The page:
How to avoid the ‘sticking plaster’ approach to knowledge management

Many recognize that knowledge is crucial to the success of every business. The pursuit of knowledge appears to be relentless but often it is not curated, cataloged, retained or shared very well. And the ever-increasing digitization of information just means it is becoming more difficult to manage knowledge in an unplanned way effectively. 

The management of knowledge was identified as a key theme in the BioPhorum Biomanufacturing Technology Roadmap, with a specific chapter devoted to discussing a future vision and its opportunities.

Truly understanding how to use knowledge and designing successful knowledge management (KM) solutions is difficult. This is why the BioPhorum Technology Roadmapping KM Workstream came together to develop the discussions in the KM roadmap chapter. It focused on how KM impacts on biopharmaceutical working practices and to determine the best practice tools and approaches to minimize waste and maximize the utilization of knowledge assets. 

The result is the paper called Knowledge Mapping for the Biopharmaceutical Industry: A Test Case in CMC Business Processes from Late-Stage Development to Commercial Manufacturing.

“Most of us don’t touch our products, we are knowledge workers,” said Robert Guenard, Senior Director – Manufacturing Sciences at Biogen, and an author of the paper. “I hope that people see knowledge as the asset it really is. I want organizations to use our tool to assess how they are doing, and then use this to meet the challenges and opportunities coming in the digital world.”

Knowledge flows

The paper shows how a clear KM approach can help businesses identify knowledge flows, assess the quality and criticality of those flows, and identify areas for improvement – and it demonstrates this through the familiar industry process of a manufacturing process and assay development.

It also discusses some high-level examples of how KM issues may be addressed using the principles of People, Process and Technology. The paper includes a tool so that organizations can repeat these KM assessments on their different business processes to understand their knowledge flow issues (see Figure 1) and develop fit-for-purpose solutions.

Figure 1: APQC’s Knowledge Flow Process describing how knowledge flows through an organization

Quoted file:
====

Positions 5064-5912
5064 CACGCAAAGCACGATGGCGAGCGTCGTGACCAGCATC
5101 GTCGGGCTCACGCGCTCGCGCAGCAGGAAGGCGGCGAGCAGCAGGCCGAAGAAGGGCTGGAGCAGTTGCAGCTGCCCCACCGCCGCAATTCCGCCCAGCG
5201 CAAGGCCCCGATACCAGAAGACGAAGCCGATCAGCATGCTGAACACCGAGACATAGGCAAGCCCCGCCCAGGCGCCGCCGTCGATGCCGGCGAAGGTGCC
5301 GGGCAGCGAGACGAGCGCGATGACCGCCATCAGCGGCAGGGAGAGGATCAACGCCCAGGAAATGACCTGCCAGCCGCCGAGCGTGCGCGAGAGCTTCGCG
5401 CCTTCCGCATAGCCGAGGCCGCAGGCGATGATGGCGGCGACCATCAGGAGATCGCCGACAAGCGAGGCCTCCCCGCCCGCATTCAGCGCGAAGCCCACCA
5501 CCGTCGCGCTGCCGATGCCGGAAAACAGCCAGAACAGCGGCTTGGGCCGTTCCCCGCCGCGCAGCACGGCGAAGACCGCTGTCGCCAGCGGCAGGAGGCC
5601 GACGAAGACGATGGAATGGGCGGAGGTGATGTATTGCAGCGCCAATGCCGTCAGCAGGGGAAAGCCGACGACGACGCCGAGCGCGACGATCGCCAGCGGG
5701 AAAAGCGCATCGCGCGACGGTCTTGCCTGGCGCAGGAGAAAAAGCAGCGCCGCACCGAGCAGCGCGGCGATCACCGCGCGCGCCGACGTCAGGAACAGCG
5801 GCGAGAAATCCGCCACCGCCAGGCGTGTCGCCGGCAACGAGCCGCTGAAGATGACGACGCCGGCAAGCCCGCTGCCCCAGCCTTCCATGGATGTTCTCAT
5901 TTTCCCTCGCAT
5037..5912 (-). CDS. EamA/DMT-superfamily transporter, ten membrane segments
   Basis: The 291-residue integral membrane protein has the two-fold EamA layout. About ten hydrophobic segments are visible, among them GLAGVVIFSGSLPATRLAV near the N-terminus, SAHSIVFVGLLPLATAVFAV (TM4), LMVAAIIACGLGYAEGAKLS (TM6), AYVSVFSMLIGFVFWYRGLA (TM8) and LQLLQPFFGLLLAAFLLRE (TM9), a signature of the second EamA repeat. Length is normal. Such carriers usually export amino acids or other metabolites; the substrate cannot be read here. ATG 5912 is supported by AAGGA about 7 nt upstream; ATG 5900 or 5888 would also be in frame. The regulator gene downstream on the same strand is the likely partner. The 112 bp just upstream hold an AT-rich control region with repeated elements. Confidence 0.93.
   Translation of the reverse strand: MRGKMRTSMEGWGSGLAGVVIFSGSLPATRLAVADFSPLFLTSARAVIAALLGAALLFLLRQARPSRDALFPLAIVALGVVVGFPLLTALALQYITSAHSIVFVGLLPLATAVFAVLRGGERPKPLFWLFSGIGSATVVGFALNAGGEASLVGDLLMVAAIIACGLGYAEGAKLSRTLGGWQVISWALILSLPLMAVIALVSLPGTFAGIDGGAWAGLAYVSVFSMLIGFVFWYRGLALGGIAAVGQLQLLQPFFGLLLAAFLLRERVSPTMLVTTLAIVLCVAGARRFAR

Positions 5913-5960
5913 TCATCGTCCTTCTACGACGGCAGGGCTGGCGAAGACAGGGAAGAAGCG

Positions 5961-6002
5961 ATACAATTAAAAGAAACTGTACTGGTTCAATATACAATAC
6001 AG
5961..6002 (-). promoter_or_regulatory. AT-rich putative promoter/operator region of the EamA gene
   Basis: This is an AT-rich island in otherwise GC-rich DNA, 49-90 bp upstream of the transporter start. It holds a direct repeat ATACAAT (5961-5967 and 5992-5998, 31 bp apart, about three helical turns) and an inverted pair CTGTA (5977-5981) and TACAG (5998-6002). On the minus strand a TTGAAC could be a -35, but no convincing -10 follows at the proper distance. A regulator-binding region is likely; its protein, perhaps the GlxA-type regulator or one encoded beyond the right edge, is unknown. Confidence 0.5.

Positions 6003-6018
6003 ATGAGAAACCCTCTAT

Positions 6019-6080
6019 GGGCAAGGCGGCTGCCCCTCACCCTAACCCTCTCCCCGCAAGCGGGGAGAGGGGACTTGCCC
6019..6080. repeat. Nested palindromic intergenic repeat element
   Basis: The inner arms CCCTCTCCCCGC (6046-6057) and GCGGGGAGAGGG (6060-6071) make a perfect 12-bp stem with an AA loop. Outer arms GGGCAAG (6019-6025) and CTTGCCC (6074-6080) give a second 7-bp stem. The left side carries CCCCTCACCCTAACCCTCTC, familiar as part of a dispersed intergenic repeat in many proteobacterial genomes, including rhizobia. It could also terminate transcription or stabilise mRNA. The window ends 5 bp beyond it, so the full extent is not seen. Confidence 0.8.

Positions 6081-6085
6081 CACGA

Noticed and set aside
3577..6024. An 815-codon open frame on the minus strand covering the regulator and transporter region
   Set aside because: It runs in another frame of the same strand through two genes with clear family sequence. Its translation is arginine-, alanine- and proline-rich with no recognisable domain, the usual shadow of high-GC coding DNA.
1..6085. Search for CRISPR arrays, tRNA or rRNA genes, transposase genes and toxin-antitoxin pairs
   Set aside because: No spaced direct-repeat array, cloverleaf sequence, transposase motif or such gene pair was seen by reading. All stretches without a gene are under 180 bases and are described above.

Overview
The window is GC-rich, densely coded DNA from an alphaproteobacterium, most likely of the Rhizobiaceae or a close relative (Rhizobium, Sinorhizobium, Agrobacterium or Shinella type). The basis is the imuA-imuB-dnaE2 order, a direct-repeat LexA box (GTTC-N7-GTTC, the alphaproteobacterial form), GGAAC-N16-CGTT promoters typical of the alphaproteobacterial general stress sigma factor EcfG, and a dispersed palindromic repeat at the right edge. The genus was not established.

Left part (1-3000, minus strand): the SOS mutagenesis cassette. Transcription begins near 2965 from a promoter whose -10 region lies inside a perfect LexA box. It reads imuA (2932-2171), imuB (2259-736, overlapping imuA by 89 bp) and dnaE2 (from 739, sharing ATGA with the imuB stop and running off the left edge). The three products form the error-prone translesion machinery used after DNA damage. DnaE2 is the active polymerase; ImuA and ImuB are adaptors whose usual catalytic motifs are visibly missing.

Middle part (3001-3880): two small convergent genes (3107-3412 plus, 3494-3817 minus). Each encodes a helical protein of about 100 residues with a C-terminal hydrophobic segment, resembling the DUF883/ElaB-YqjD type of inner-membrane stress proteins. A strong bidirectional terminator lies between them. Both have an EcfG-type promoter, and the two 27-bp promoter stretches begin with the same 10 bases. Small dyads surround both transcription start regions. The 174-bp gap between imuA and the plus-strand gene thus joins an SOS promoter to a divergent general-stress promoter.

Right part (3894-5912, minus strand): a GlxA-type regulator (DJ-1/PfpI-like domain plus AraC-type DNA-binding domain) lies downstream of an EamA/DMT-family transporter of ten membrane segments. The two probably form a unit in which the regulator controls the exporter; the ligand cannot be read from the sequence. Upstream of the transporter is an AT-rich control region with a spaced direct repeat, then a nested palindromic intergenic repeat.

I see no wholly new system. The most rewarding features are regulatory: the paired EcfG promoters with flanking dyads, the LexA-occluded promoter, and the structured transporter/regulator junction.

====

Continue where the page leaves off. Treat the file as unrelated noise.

Guenard suggests that businesses ask some big questions about their knowledge. “If this is our key asset, what framework do I use to look at knowledge in my organization, from creators to users, and the huge amount of tacit knowledge in people over the product lifecycle? How do we make sure that the energy and time people put in is captured in the enterprise?”

Making a difference

The risks of poor KM can be significant. A drug’s development could take longer because there’s a problem your organization has experienced before, but this wasn’t known and acted on for a current project. You may even waste time and money rediscovering something you’ve already invested in. These issues are exacerbated when staff leave and take their undocumented knowledge with them. 

However, the potential benefits of KM are extensive – if knowledge is treated as a critical asset. It can help increase the efficiency of a pharmaceutical enterprise, improve speed to market and lower the cost of drug development. Decisions will be made more quickly and with better information, and drug development will be faster with less physical experimentation when prior knowledge can be more effectively leveraged, particularly across products and/or platforms.

But if effective KM has so many benefits, why has it not been adopted more? Reasons include a lack of understanding of what ‘knowledge’ is and how it creates value, thinking that KM can be achieved through technology alone and because all knowledge does not have equal value but depends on its context. The BioPhorum paper discusses all of these issues and more.

Regulators already recognize KM as a critical enabler of a science- and risk-based approach to assuring the quality of medicines. For example, in International Conference on Harmonisation (ICH) guidance, KM has been highlighted as important in Pharmaceutical Development (ICH Q8), Quality Risk Management (ICH Q9), and Pharmaceutical Quality Systems (ICH Q10). This regulatory focus is only likely to increase and the BioPhorum paper will help guide companies in developing a KM approach that will satisfy regulator concerns.

Next steps

The team plans to create a user requirements specification for a KM system and benchmark current technology to indicate its level of maturity. It will also look at developing a collaborative proof-of-concept and see how it can enhance cultural and behavioral norms to improve tacit knowledge in particular, but knowledge use as a whole.

Biopharmaceutical development is a hugely complex and costly venture and to do it successfully needs industry to use its many assets, which includes its vast stores of knowledge. Unfortunately, the reinvention and recreation of lost information are common, which is becoming increasingly hard to address without a coordinated program of work. Simply adding a software ‘sticking plaster’ will not solve such a complex challenge.

By continuing to evolve KM strategies in a collaborative environment, we can accelerate towards the vision described by the Technology Roadmapping team.

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